Sleep disturbance can be harmful, and influences hormonal function resulting in psychological and physiological impairment [34]. In line with previous evidence [11,12,32,35,36], the present study first showed that without adjusting for other variables, PIU was positively associated with sleep disturbance. Older adolescents were at a higher risk of sleep disturbance. Adolescents who reported average or below average HSS were more likely to report having sleep disturbance than those with above average HSS. Adolescents with average or below average academic pressure were less likely to be involved in sleep disturbance than the group with above average academic pressure. These findings may provide a basis for identifying adolescents at high risk for sleep disturbance, special attention should be paid to those students who present with the adverse characteristics mentioned above.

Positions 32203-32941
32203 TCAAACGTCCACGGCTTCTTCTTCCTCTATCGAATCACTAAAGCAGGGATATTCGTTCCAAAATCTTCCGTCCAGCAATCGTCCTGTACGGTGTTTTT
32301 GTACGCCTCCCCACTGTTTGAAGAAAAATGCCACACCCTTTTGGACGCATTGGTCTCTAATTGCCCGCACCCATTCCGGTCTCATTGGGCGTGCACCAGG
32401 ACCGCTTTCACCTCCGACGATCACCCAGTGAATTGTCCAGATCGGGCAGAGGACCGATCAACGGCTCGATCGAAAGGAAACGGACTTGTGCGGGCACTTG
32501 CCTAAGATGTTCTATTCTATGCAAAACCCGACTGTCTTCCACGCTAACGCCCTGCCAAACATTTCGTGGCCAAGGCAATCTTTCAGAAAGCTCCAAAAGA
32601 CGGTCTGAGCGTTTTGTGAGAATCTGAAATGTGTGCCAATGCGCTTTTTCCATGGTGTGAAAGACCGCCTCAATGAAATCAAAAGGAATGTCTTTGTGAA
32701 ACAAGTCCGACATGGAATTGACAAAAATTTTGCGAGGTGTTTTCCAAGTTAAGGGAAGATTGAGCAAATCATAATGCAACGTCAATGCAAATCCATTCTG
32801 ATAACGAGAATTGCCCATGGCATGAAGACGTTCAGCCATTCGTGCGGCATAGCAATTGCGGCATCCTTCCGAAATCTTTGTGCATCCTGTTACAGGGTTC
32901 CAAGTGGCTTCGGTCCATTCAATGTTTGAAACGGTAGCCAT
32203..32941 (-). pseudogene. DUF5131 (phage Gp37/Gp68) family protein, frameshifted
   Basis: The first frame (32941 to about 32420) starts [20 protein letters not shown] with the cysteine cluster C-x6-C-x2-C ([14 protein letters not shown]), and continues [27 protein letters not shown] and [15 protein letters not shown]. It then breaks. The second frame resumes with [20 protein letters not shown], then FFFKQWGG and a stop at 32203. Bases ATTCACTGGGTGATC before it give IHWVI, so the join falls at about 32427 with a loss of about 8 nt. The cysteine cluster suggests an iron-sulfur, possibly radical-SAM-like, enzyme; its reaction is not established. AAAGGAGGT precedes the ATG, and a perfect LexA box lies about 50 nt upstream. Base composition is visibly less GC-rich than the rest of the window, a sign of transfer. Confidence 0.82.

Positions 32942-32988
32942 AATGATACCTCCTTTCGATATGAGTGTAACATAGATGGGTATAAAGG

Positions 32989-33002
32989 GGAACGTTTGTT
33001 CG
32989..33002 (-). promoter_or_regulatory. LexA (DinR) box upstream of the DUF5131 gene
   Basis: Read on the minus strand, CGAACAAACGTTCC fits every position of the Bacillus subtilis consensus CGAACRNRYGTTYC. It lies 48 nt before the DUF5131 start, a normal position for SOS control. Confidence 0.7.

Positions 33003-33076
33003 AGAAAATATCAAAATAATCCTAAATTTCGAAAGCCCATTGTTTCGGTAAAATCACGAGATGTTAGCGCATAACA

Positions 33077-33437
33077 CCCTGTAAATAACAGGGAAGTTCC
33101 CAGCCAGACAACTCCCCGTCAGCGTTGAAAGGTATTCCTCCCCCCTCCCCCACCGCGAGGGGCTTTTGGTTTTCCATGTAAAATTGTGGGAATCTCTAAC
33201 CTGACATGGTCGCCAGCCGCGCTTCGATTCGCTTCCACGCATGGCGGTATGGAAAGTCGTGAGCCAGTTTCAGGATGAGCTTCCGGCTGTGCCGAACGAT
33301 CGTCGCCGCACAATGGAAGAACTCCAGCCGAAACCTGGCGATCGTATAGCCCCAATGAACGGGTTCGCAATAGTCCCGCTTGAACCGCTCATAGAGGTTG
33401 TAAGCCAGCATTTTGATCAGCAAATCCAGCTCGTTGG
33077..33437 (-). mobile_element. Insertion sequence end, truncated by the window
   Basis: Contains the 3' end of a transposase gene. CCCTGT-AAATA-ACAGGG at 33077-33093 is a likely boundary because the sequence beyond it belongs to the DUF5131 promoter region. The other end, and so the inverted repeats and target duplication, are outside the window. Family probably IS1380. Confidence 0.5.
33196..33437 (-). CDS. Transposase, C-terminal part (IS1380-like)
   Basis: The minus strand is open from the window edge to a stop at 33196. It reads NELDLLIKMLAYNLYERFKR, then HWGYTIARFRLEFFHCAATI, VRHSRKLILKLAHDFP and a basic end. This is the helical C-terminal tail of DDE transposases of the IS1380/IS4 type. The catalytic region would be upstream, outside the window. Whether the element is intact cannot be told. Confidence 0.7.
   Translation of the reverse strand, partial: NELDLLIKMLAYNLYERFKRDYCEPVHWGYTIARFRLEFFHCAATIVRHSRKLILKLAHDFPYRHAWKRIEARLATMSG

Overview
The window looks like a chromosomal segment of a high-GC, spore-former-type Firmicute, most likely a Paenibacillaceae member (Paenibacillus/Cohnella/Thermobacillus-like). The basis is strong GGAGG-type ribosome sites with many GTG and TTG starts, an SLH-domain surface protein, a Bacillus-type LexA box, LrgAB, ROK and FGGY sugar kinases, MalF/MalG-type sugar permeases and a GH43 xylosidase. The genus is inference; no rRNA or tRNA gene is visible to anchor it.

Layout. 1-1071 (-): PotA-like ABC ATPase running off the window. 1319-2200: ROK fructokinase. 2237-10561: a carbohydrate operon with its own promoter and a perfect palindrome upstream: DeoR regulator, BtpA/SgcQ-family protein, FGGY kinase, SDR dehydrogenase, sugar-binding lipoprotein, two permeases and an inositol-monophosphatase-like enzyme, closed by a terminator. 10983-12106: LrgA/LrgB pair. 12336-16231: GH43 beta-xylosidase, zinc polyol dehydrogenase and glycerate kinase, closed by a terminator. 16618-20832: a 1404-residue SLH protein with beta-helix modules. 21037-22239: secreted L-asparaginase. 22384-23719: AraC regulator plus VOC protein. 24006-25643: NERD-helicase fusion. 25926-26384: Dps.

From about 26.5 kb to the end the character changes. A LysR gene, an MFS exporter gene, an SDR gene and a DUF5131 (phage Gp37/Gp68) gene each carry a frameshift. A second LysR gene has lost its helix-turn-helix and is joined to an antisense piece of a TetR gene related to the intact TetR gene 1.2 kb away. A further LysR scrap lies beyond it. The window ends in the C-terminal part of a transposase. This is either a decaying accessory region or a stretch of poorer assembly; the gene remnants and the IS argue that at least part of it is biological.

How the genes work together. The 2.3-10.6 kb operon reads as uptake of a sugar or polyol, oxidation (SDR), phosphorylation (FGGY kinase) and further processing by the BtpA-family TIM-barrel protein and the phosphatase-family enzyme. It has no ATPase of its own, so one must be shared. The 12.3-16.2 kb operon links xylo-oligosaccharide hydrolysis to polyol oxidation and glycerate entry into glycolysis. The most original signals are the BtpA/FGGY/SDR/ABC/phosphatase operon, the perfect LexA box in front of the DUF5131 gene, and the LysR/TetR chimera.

The present study first found that the interaction item between the child’s sex and PIU was significantly associated with sleep disturbance after adjusting for ethnicity, HSS, and academic pressure. Additionally, after adjusting for age, sex, ethnicity, HSS, and academic pressure, our final multivariate two-level logistic regression results demonstrated that adolescents who met the criteria for PIU were at an elevated risk of sleep disturbance. Similarly, Ekinci et al. reported that Turkish adolescents with a higher IAT score were more likely to get to bed later in night and need more time to fall asleep [15]; Lemola et al. found that electronic media use was negatively associated with sleep duration and positively with sleep difficulties among high school students in northwestern Switzerland [37]; Tan et al. also showed that PIU was strongly associated with sleep disturbance among high school students in southern China [38]; Kim et al. found that less sleep was significantly related to a long Internet use time for leisure among middle school students in Korea [39]. One possible explanation is related to the “time displacement theory” which postulates that PIU may displace sleep. In particular, using Internet for unstructured leisure activity with no fixed starting and stopping point may increase the risk of expanding more time and thus displacing other possible activities and sleep. Another possible explanation is that light emission from the devices for Internet use might interfere with sleep, and there is experimental evidence showing that LED back light screens emit an elevated amount of light in the short wave length that suppresses melatonin secretion in the evening and reduces objective and subjective signs of sleepiness [40]. Moreover, the results of the separate analyses by sex demonstrated that the adjusted associations between PIU and sleep disturbance appeared slightly stronger in girls than boys. These results might be related to that sleep and mood may share common genetic/molecular regulatory networks [41], and girls are more inclined to have mood disorders (e.g., depression and anxiety), leaving them more vulnerable to sleep problems [42]. Additionally, girls tend to use the Internet for school/work, but boys are more inclined to use the Internet for entertainment; the purpose of Internet use may have influence on the level of PIU [19]. According to the report of National Sleep Foundation, females tend to need more sleep than males [43], and girls are more likely to have more sleep problems than boys [44]. In the present study, the proportion of girls with sleep disturbance is also higher than that in boys. Moreover, a potential biological plausibility is that sex hormones and natural hormonal cycles may be responsible for the sex differences, and fluctuations of female sex hormones may have more significant effects on the sleep-wake cycle [21]. Based on the study results, several recommendations are proposed: (1) educational campaigns are need to improve the awareness of families, schools, and individuals on the negative consequences of PIU and sleep disturbance; (2) parents are encouraged to take strategies (e.g., using management software) to monitor and control their children’s Internet use; (3) schools are recommended to develop a suitable school schedule, considering most high schools start earlier than 07:00 h in China; (4) parents and schools need to support adolescents develop healthy sleep habits and Internet use patterns; and (5) a national long-term surveillance system (e.g., the Youth Risk Behavior Surveillance System (YRBSS)) is necessary to supervise the health-related behaviors (e.g., PIU and sleep disturbance) among adolescents in China.